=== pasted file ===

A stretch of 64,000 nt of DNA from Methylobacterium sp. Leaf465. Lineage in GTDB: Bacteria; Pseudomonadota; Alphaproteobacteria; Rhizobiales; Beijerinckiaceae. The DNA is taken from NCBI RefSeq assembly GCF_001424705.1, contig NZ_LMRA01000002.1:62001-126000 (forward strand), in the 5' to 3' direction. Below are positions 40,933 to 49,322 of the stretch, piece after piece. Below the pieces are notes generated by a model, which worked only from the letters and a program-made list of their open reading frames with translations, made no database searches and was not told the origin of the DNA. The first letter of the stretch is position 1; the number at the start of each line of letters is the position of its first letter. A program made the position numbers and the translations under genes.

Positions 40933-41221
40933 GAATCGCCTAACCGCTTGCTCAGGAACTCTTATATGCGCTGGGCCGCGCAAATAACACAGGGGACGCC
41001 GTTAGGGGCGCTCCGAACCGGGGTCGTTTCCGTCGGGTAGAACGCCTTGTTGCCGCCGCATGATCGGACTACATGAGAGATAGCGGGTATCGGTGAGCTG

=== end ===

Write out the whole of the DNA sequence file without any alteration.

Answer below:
A stretch of 64,000 nt of DNA from Methylobacterium sp. Leaf465. Lineage in GTDB: Bacteria; Pseudomonadota; Alphaproteobacteria; Rhizobiales; Beijerinckiaceae. The DNA is taken from NCBI RefSeq assembly GCF_001424705.1, contig NZ_LMRA01000002.1:62001-126000 (forward strand), in the 5' to 3' direction. Below are positions 40,933 to 49,322 of the stretch, piece after piece. Below the pieces are notes generated by a model, which worked only from the letters and a program-made list of their open reading frames with translations, made no database searches and was not told the origin of the DNA. The first letter of the stretch is position 1; the number at the start of each line of letters is the position of its first letter. A program made the position numbers and the translations under genes.

Positions 40933-41221
40933 GAATCGCCTAACCGCTTGCTCAGGAACTCTTATATGCGCTGGGCCGCGCAAATAACACAGGGGACGCC
41001 GTTAGGGGCGCTCCGAACCGGGGTCGTTTCCGTCGGGTAGAACGCCTTGTTGCCGCCGCATGATCGGACTACATGAGAGATAGCGGGTATCGGTGAGCTG